I’ve always had an admiration for the French working class. In the past when the government tried to “reform” welfare and benefits they took to the streets and blockaded the ports. It was the same when the government recently tried to reduce French pension rights to a level far better than the old ones we once had. Compare that with the cheering of the “I’m all right Jack” brits when the tories did the same over here. “Can’t they eat cake” is a soundbite that would translate to a minimum 4 terms in office over here.

    1. Pub Bore says:

      Yep, compared to the French, the British working class (whatever that might mean) is a bit of a lost cause.

  4. Daniel Raphael says:

    Thanks to all the commenters, whose references, links, and observations are appreciated. It’s easy, across the span of time, to both idealize and dismiss the real people of the events about which we read, but considering both the degree of misery in which they lived, and the difficulty of revolt, the Commune can only be seen as a harbinger of history to come–far more significant than Occupy or even Arab Spring events of our own, still unfolding, era. I salute them and can only hope we show as much resolution in resolving the terminal crises we face today.

  5. J Galt says:

    Might the French have had a narrow escape – saved from a second “Terror” and a second Vendee?

    The Russians weren’t so lucky.

    1. Pub Bore says:

      Who knows? The head of the Commune’s police force, Raoul Rigault, was a Dantonist and socialist polemicist of appetite and charm. He used his power to move one of his favourite brasseries from the Boulevard Saint-Michel into the prefecture of police, where, when he wasn’t persecuting small shopkeepers, the clergy, and the rest of the mercantile and professional classes, downed food, wine, and eau-de-vie.

      It’s recorded that, one day in May, Rigault breakfasted on Chateaubriand aux truffes; a few days later, the fare included bottles of Pommard, Veuve Clicquot, and Nuits-Saint-Georges. His taste for Burgundy and champagne was perhaps political in nature, however: Bordeaux he judged to be ‘too reactionary’, especially given that thence was where the old Imperial government had decamped when it abandoned Paris to the Prussians prior to the proclamation of the Third Republic.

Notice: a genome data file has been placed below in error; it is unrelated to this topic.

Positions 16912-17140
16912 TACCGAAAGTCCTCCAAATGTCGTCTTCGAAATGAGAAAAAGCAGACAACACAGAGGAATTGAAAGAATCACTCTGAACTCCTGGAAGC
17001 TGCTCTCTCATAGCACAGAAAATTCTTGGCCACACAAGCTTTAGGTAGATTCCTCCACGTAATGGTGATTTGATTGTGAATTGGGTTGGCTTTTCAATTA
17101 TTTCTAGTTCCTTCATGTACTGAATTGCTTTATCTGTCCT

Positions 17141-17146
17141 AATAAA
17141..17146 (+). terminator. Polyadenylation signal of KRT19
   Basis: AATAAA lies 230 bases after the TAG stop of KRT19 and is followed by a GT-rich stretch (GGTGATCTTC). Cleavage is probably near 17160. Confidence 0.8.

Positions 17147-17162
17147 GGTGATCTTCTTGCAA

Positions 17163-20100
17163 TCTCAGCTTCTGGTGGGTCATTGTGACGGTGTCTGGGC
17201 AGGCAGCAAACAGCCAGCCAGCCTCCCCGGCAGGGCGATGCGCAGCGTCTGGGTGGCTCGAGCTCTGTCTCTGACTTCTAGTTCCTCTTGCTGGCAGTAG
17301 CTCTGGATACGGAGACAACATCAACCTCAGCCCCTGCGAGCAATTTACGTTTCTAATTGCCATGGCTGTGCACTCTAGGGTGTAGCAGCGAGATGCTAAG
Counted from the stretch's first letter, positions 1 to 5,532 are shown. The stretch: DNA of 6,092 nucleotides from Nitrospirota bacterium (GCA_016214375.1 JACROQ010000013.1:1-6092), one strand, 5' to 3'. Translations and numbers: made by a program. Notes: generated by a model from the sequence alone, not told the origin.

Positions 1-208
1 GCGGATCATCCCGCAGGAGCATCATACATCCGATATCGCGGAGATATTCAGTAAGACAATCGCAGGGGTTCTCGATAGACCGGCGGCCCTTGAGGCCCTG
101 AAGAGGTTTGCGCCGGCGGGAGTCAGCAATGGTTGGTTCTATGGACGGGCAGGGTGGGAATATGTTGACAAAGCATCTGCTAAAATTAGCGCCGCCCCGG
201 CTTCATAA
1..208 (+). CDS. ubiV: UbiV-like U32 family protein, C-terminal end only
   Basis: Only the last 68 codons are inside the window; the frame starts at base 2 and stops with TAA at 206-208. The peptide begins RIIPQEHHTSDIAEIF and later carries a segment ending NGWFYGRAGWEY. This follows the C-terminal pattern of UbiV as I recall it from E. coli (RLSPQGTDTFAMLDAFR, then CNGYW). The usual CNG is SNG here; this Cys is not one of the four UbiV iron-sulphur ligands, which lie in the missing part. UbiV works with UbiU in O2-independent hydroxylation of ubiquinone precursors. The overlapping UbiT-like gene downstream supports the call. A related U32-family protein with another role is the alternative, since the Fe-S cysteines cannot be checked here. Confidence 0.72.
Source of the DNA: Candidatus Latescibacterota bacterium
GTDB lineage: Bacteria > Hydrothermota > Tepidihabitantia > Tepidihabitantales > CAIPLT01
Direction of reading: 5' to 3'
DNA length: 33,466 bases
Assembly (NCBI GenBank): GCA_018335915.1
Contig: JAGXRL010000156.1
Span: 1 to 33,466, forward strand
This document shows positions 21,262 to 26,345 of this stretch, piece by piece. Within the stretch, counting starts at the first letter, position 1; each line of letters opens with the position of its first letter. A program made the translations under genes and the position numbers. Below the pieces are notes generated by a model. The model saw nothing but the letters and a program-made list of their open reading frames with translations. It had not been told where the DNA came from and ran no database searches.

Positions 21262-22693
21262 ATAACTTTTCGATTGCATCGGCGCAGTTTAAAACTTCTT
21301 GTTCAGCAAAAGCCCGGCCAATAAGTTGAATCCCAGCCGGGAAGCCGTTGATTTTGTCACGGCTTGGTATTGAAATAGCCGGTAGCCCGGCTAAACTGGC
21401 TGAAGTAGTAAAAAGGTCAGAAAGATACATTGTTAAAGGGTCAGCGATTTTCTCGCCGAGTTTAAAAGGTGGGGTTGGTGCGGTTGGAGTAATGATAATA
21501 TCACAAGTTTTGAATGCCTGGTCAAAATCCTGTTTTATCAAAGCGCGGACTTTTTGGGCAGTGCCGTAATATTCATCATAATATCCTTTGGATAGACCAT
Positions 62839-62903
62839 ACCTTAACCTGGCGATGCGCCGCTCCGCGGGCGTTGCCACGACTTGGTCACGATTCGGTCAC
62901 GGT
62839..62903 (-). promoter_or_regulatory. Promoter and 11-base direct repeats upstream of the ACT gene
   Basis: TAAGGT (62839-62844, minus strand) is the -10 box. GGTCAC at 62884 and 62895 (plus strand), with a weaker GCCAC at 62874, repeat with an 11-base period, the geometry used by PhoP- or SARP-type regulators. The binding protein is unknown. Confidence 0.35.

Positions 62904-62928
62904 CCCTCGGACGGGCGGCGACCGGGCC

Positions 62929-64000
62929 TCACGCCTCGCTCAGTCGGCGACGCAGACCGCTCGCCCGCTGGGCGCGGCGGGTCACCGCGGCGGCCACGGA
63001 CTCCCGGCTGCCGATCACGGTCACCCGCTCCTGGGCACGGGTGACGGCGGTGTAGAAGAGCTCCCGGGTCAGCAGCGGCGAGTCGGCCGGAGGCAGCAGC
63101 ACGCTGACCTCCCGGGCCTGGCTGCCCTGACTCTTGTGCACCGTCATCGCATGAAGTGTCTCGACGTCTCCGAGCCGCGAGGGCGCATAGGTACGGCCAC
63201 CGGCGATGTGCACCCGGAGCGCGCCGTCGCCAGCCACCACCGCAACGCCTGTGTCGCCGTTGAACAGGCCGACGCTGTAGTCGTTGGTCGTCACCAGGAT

In what was perhaps the ugliest episode of the Commune, Rigault and his confederates took the Archbishop of Paris hostage, held him in prison, and then killed him and his adjutants at the moment of defeat.

      But compared to 1794, this was small beer. Perhaps, like Danton, he too would have been murdered by advocates of revolutionary terror for venality and leniency toward the enemies of the Revolution.

      1. J Galt says:

        Chateaubriand aux truffles for the people’s tribunes and rats for the people.

  6. Dougie Harrison says:

    Any memory and celebration of the Commune is most welcome.

    But I have never before read anything about it, which did not mention the many ways in which is helped shape the thinking of Marx, Engels, and all the multi-millions whose thinking it has helped shape.

    1. Pub Bore says:

      [Disclaimer: PG – Paternal Guidance Suggested. The following might not be suitable for reading. This heteronymous post questions the assumptions that inform the above article and/or the comments that have been made by some of its other commentators; its poster has nothing substantive to say for her/himself. Readers are urged to seek from one of the site’s self-appointed arbiters paternal guidance as to its suitability for reading.]

      https://www.marxists.org/archive/marx/works/1871/civil-war-france/index.htm

      1. Pub Bore says:

        [Disclaimer: PG – Paternal Guidance Suggested. The following might not be suitable for reading. This heteronymous post questions the assumptions that inform the above article and/or the comments that have been made by some of its other commentators; its poster has nothing substantive to say for her/himself. Readers are urged to seek from one of the site’s self-appointed arbiters paternal guidance as to its suitability for reading.]

        In his book, The Civil War in France (1871), Marx used the episode of the Paris Commune to project his vision of a ‘deconstructed’ state comprised of autonomous community councils syndicated on the principle of subsidiarity.

  7. Justin Kenrick says:

    Thanks for this.

    We learn from history or we repeat it,
    learning to wither with cynicism
    or to take and give greater care

    Thansk for the link to Touissant’s work (in the link you provide at the end).

    It gives the broader context in which the French Govt was operating. Many parallels with today – including the greater powers (in this case the Prussians) constraining and directing those powers you think you are up against (in this case the French Govt).